This has been a hotly debated topic for quite some time with many theories being offered in favor of or against setting posts in concrete. There are many different methods of sinking posts into the ground and depending on where you go in the country, you might see one method largely preferred over another. Along with methods come add-ons like concrete collars and methods like sloping the concrete up towards the post, this usually occurs in colder climates, but to answer the question at hand, let’s first discuss what “rot” actually is and what causes it.
The thing that causes wood posts to deteriorate and weaken is actually a living organism. Rot is a very hungry organism that feeds itself with wood posts. It typically lives up to about 5 inches above ground level and down to about 8 inches beneath the ground. You won’t often see a post rotted further down than 8 inches below. The reason for this is because oxygen is necessary for rot to exist and the further beneath the ground you go, oxygen becomes scarce. Any living organism needs 4 things to thrive and grow: food, water, oxygen, and the proper temperature.
Does Concrete Cause Posts to Rot?
While some think that sinking in posts with concrete causes moisture to get locked in to the post, it’s more common to see the rot exist above and below the concrete. Though the rot doesn’t usually occur within the section covered by concrete, it’s very apparent that concrete doesn’t do anything to prevent rot either. The wood post essentially acts as a straw and can suck up moisture from the bottom of the post hole. In the case of treated wood, over time the wood can expand and twist and cause a gap between the wood and concrete, letting in moisture.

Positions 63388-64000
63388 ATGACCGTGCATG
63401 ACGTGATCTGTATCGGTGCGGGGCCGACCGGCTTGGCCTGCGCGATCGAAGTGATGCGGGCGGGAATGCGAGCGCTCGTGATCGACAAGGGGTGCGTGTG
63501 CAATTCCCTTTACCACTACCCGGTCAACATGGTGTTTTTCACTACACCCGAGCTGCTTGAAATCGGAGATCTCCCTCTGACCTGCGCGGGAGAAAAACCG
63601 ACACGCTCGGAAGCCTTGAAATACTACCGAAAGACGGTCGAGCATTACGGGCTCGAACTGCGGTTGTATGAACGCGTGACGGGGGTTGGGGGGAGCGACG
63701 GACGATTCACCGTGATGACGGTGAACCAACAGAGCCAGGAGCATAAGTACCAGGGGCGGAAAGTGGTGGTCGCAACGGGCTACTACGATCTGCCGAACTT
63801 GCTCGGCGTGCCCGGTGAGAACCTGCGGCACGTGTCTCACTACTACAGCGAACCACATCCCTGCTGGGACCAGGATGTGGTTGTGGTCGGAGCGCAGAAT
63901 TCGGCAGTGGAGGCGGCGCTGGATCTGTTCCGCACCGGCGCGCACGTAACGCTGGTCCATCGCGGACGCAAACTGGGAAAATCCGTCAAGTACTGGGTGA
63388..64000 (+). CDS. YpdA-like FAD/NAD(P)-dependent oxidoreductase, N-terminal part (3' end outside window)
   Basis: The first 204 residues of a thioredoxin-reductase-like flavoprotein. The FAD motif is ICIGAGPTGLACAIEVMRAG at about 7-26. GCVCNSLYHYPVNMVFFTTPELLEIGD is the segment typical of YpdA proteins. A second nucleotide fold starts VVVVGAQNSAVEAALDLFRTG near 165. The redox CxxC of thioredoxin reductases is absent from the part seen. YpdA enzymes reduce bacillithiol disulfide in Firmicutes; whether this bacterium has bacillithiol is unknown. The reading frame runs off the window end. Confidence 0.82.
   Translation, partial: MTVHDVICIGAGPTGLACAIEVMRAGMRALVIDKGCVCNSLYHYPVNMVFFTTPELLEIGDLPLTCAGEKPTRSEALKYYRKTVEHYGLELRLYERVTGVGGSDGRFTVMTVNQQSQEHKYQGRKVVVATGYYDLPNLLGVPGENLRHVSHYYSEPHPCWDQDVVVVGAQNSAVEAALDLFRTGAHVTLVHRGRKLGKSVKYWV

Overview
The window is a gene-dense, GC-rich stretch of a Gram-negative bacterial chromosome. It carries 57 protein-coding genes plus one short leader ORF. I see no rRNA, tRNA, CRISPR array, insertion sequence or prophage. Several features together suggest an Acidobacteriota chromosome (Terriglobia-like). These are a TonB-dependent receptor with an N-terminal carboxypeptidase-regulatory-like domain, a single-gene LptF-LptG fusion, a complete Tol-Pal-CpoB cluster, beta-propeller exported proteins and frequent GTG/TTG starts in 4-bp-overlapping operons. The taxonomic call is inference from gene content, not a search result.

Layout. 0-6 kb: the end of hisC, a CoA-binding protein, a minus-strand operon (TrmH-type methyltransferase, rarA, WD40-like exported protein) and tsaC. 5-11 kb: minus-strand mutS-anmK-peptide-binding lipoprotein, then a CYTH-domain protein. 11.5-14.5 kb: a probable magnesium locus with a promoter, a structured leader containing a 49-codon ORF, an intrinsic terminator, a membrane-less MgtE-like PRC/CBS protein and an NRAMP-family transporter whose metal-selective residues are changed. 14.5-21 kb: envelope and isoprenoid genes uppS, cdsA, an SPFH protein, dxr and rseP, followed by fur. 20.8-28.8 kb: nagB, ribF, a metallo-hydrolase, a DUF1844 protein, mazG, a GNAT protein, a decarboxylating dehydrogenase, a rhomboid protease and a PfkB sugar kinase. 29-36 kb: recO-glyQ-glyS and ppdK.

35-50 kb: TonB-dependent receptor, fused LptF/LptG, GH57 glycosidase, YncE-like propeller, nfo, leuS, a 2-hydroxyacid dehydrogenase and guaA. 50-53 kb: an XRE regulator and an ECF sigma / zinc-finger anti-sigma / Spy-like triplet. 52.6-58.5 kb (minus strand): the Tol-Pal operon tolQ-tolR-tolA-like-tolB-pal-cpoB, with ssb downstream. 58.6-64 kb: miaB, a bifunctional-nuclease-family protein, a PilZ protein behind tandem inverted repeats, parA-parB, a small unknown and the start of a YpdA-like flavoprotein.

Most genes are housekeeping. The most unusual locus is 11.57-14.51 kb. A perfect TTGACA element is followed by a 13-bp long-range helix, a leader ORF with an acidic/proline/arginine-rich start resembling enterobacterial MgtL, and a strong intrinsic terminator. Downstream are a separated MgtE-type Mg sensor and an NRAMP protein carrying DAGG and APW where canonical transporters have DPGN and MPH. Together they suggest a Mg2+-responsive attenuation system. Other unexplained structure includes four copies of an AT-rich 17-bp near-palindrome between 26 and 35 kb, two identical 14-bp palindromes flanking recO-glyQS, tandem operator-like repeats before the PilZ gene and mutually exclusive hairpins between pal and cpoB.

Butler Contracting Recommendation
Our preference at Butler Contracting is not to use concrete, but to simply drive the metal post deep into the dirt when possible. When dirt is dry, it actually does a pretty good job at soaking up moisture. It also can conduct heat through the sun, causing temperature irregularity making it more difficult for rot to sustain. When installing wooden fence posts, we recommend anchoring them in concrete. Not so much to prevent rot, but they are more stable in our area based on the soil conditions. In some areas the soils are conducive to not using concrete, but it still won’t make your posts completely impervious to rot. On average, wooden posts last 8-10 years while metal posts can last 25-30 years. At Butler Contracting we strictly use Postmaster fence posts whenever possible, and those posts come with a 15 year manufacturer warranty.
Have Butler Build Your Fence!
Though fencing has many factors that can affect price, we have a great Fence Estimator Tool to simplify the process. Click the link and start filling out the info or if you’d prefer to talk to us directly, give us a call at (844) 628-8537.